The Capitols of Cabernet

One of nature’s successful accidents

 


Cabernet Sauvignon is one of the most popular and widely planted red grape varietals in the world. Part of its attraction is that it has a distinctive and very recognizable taste no matter where it is grown—which is perhaps why today we can find it in just about any wine growing region which is reasonably warm.
 
According to Jose Vouillamoz, a botanist specializing in grape DNA, Cabernet Sauvignon is actually a relatively young varietal, only appearing in the 18th Century as the result of a “natural” crossing of Sauvignon Blanc and Cabernet Franc in one of the many co-planted Bordeaux vineyards. Part of its immediate success came about because it’s a very obliging grape to grow: fairly disease resistant, and easy to vinify.  Baron Hector de Brane of Château Mouton and Armand d'Armailhacq, of Château Armailhac (later purchased by Baron Philippe de Rothschild), are credited with the promotion and promulgation of the variety in the Médoc, where it quickly became the most widely planted variety.
 
King Cab the Colonizer
 
In the last 50 years, Cabernet Sauvignon has been viewed as an aristocratic and magnificent grape variety capable of producing fruit-forward, powerful young drinking wines as well as complex and sublime long lived wines. Moreover, Cabernet Sauvignon has a distinctive and very memorable flavor profile, making it a consumer favorite. For many red wine drinkers, the wines and brands became increasingly, consistently recognizable. 
 
As its commercial success increased, so did the number of regions and countries where Cabernet Sauvignon was planted. Its genius ability to modernize and spice up most red blends added to its rampant colonization in vineyards all over the world.  
 
From winery to winery, the high concentration of phenolics in the varietal allows for extended maceration times, resulting in deeply colored and tannic wines. Furthermore, Cabernet Sauvignon’s startling affinity with new oak creates wines where black currant flavors seamlessly blend with vanilla and sweet spicy notes. The strong tannic structure, deep color and fruit-forward characteristic also are the reason why Cabernet Sauvignon tends to hijack most blends it has been added to. Its powerful personality seems to add the exact amount of “trendiness” to a traditional blend, giving it a broader appeal for most red wine drinkers.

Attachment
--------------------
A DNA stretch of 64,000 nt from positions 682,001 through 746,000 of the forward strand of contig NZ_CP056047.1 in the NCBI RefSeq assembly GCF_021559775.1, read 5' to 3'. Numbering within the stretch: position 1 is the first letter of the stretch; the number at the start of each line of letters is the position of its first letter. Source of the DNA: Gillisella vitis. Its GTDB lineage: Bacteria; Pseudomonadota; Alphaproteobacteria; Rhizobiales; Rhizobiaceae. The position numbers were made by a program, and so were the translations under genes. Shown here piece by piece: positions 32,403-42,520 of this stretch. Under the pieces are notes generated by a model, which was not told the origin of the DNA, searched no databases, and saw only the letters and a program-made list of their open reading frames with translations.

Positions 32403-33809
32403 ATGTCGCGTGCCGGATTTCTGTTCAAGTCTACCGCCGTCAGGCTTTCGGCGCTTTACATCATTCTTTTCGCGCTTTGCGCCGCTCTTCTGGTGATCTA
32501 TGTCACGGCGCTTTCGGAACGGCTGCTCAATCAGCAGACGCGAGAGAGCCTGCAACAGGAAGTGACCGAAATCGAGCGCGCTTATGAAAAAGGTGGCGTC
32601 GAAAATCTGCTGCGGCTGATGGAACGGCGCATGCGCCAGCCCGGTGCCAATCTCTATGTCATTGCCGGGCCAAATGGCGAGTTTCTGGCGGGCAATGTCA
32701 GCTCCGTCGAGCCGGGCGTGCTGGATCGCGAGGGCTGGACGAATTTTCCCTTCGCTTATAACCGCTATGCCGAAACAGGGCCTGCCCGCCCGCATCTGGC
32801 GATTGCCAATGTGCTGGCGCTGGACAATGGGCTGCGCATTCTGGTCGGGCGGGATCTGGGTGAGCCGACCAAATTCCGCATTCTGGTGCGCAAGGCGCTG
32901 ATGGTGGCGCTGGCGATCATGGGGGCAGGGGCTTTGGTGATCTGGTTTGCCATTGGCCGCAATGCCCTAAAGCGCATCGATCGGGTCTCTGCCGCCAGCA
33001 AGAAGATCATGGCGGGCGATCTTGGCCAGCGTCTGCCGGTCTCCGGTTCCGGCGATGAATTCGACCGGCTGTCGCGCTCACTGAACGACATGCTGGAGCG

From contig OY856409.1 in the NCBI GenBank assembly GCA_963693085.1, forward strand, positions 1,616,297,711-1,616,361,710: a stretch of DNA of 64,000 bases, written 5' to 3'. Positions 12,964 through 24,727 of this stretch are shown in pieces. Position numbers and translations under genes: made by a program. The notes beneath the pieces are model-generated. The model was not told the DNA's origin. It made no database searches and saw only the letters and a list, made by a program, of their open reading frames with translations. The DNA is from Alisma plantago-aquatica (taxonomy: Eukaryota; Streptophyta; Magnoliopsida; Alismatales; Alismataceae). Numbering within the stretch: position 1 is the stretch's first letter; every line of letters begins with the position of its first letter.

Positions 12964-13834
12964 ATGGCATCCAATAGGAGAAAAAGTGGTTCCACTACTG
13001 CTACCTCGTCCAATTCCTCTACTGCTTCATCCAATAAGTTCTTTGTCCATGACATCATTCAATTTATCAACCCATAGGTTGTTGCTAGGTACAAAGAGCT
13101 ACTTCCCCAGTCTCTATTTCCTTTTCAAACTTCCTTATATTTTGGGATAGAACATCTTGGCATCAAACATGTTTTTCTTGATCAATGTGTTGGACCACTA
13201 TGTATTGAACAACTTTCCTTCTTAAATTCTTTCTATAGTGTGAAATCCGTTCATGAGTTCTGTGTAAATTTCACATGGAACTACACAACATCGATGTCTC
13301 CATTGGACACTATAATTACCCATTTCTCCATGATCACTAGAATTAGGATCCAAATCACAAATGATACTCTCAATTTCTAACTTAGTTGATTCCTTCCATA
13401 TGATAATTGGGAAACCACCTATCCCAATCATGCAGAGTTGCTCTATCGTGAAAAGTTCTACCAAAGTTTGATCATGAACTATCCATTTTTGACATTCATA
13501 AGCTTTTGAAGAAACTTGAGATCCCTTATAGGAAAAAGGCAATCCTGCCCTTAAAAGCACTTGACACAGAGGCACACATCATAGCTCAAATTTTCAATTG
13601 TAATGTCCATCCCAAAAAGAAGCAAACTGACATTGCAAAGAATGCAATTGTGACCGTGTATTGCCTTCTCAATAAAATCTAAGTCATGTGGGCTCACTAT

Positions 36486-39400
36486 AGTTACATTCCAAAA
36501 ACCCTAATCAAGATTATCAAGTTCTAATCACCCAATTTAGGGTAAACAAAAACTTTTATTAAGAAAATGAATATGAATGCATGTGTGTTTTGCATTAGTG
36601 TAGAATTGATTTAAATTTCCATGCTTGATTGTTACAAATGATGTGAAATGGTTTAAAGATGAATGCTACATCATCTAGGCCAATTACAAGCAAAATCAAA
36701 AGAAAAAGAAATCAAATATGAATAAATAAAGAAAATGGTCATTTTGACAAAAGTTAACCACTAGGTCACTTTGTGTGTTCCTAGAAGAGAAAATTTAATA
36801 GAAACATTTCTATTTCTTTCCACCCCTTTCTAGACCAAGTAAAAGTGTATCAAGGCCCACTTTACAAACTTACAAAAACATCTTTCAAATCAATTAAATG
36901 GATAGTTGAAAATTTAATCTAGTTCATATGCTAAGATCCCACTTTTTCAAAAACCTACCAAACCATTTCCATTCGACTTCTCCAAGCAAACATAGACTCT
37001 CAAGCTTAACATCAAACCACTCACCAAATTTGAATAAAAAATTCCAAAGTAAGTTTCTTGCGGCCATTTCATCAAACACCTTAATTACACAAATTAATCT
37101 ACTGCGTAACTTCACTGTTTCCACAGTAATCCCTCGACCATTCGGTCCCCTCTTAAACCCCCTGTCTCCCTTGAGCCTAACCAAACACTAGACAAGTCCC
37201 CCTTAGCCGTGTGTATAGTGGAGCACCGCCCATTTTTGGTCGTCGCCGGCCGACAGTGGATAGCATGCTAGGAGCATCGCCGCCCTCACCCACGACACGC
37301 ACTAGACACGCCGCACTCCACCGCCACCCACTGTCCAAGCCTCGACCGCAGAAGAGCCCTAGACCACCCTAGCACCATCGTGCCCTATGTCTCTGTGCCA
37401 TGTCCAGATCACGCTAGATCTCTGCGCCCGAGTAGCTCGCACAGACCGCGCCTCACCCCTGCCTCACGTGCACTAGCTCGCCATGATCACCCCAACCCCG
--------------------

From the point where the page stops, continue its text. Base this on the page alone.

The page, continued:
King Cab, the brand, thus became the key that would open doors in restaurants and stores in the US, the UK, Asia and, eventually, the rest of the world.

Wine basket image via shutterstock
 
Blend or Single Varietal?

Whilst it’s true that Cabernet Sauvignon is relatively easy to grow in most wine regions which are warm enough, and will produce a wine that is easily recognizable, there are very few regions in the world where Cabernet Sauvignon by itself is better than the blend. Even in its native Bordeaux, Cabernet Sauvignon is rarely bottled as a single varietal. Instead it’s generally blended with the much fatter Merlot and perfumed Cabernet Franc. In Spain, Cabernet Sauvignon is often blended with Tempranillo, especially in the regions of Navarra and Cataluña; in Tuscany, it is often blended with Sangiovese, though some super Tuscan’s are single Cabernet Sauvignon varietal wines.
 
A lot of excellent single varietal examples come from the New World. The Napa and Sonoma Valleys are two regions in California which are well known for producing some excellent Cabernet Sauvignons. There is quite a big difference between hillside and valley floor wines: the hillside wines tend to have smaller berries and lower yields, resulting in more intense and austere wines, which are slower to mature and more elegant than the more opulent and fruit-forward valley floor wines.